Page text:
As she runs from one relationship to another, hoping something different will provide what others haven’t. If only she’d known she was running from the life she had made for herself

OR for Him as the chains began to close down with his first experiment with fentanyl. If only he’d known where that curiosity would take him

OR for Them, whose website’s attraction was and continues to be too compelling to pass by. If only they had known that attraction would become an unquenchable desire that would destroy everything they valued, everything they knew to be important

OR for her who made the decision to just go along and do what everyone else was doing. If only she had known, it would plant deep roots of shame that would threaten to never let go.

Heh – but’s that them, not us? No bondage here, denying the chains that so easily wrap around us. Like the chains of offence still carried from when we were wronged a long time ago. That offence is no longer a point-in-time event, but a ‘here and now’, still breathing choice. That choice is killing us as it robs us of joy. The Bible actually goes further than calling it a choice; it calls it a sin. And the chains of our sin, give death-rattle reminders – just another helpless captive

And then there are the chains that deceive with their lies that there’s better somewhere out there. Something more attractive out there. Something that’ll add more lustre out there. Not admitting that the emptiness we want to fill with our ‘out there’s’ is actually closer to home. Not ‘there’ but HERE - in us! But that’s a much harder thing to admit.

That’s where the man went with his first response to Jesus’ question: That the solution to his captivity was just 1 person or 1 circumstance away. He had spent a lifetime blaming circumstances and others for the situation he was in. If only someone would get me there. If only the waters kept being stirred. If only others didn’t get in my way. If they – if he – if she ….

For 38 years he had been telling himself the same thing and then Jesus came and with a question that changed the accusations and the blame, “Do you want to get well?” Right here. Right now. I’m not talking about them, I’m talking about you. In the mess you are in. In the captivity you find yourself. So get honest with yourself - “Do you want to get well?”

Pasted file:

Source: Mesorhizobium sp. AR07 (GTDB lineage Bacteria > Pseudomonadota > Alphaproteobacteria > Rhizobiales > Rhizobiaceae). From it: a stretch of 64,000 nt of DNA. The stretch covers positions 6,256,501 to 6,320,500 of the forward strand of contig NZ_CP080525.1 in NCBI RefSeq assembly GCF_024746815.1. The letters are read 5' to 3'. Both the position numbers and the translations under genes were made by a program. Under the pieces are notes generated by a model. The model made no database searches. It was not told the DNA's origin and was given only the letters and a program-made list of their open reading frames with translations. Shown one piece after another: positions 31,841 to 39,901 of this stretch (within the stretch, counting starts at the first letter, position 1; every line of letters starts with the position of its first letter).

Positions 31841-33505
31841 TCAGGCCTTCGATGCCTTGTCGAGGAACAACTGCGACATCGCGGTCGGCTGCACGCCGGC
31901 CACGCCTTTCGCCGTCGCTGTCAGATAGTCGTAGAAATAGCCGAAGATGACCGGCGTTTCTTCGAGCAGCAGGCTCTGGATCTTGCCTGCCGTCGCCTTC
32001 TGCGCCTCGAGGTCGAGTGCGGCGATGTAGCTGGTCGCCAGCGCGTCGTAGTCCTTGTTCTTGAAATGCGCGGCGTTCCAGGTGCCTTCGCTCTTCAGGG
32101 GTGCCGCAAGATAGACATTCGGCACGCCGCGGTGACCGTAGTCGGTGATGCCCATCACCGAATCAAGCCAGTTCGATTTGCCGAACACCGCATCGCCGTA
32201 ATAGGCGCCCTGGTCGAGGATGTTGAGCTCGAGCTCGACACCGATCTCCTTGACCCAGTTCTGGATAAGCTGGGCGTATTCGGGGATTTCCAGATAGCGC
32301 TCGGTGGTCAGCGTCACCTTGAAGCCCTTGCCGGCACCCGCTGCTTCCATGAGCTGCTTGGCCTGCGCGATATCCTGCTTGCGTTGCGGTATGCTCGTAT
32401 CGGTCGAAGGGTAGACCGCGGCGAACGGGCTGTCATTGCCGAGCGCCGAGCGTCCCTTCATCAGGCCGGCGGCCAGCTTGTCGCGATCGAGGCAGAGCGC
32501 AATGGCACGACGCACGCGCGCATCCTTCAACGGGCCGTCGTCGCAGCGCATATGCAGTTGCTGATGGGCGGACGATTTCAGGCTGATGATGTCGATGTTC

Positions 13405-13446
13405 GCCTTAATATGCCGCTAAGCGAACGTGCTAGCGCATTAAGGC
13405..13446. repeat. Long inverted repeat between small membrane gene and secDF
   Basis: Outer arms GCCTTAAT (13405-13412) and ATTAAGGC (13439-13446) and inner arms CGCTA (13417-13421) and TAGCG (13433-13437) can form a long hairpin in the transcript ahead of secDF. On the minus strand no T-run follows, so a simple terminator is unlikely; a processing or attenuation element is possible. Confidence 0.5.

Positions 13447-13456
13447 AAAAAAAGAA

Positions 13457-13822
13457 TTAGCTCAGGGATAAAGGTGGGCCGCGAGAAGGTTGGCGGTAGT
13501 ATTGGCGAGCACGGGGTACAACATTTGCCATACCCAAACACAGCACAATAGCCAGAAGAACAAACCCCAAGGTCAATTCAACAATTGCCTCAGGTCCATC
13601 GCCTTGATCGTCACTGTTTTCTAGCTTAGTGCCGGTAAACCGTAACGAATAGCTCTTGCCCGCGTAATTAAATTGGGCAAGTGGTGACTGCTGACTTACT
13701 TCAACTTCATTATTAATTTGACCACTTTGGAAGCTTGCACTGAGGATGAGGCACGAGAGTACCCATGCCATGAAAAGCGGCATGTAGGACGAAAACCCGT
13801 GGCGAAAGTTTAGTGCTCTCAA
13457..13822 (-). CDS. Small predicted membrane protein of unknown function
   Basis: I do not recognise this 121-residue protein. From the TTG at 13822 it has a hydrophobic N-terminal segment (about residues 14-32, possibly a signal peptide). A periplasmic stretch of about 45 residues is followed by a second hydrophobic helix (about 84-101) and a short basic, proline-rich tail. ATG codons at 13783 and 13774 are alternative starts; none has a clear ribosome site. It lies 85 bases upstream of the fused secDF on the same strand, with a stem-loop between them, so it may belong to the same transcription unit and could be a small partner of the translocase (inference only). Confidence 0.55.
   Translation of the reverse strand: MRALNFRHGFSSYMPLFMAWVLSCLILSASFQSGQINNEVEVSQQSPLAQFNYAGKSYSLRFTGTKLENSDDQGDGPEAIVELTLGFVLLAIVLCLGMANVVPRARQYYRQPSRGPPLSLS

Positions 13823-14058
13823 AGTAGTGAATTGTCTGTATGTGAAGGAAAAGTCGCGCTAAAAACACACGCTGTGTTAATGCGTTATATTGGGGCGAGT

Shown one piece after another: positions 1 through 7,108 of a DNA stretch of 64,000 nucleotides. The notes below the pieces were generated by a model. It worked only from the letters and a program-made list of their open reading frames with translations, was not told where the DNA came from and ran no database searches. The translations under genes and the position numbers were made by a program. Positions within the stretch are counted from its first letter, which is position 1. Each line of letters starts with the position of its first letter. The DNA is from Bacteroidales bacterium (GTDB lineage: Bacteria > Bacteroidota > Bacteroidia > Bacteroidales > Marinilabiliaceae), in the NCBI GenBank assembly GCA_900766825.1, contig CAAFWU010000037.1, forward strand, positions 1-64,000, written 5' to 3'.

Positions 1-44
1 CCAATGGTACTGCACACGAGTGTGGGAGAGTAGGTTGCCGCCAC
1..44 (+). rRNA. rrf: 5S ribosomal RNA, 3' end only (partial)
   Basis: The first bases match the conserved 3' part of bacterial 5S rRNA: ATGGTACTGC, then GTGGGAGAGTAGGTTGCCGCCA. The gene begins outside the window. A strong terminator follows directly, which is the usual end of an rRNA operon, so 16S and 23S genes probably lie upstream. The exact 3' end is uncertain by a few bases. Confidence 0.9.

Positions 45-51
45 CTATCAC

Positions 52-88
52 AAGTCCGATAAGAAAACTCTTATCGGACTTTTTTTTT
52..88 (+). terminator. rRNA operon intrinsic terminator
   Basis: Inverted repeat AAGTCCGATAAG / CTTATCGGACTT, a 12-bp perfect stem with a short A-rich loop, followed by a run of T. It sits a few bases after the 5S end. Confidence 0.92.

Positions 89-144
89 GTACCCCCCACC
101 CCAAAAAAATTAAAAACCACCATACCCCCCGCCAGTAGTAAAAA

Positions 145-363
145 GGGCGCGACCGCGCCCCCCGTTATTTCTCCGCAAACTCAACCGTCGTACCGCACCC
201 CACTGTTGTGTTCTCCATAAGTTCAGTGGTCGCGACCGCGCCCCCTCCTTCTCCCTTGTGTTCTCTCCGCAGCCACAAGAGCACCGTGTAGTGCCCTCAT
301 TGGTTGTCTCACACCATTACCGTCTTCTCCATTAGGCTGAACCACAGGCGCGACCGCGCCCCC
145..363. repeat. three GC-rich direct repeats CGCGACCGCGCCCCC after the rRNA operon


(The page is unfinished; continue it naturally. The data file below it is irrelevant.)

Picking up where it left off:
We don’t have to be captive 38 years to come face to face with the question Jesus was putting before him, “Do you want a life that is new? Do you want a life that is different?”

If so, “Get up. Pick up your mat and walk” Jn 5:8

Summed up in getting up, was a multitude of declarations, ‘I want to be free.’ ‘I want to experience life.’ ‘I want to come alive.’ ‘I want the chains to fall off’

The man responded because he understood he had no answer for his need. But Jesus did. Truth is, this man despite his condition was actually in a better place than many of us often are – he forced to acknowledge what we often won’t, that in ourselves we have no answer for our need

We don’t know the interlude of time that took place between Jesus’ question and the man’s response but I know that in those crucial moments, he had a decision to make.

He could stay with the familiar of where he was and he could make a case for that. After all, why should today be any different than before? In the familiar, he had the people he knew, the routines he followed, the spaces he occupied; the storage he required - his now useless crutches propped up against a nearby column. Let’s face it, life would always be this way. And even if legs were suddenly given life, his muscles long shriveled up and gone. So, the familiarity of a 3 by 8 mat and his comrades in misery – were his life.

A familiar he was now being asked to let go of. For what? Another hope that would disappoint? The truth is, the familiar was all he had, all that made sense to him. To give that up was risky. Space given up, is space taken by another. And what guarantee was there that anyone would make room for him? People weren’t about to move aside so someone else could be healed instead of them.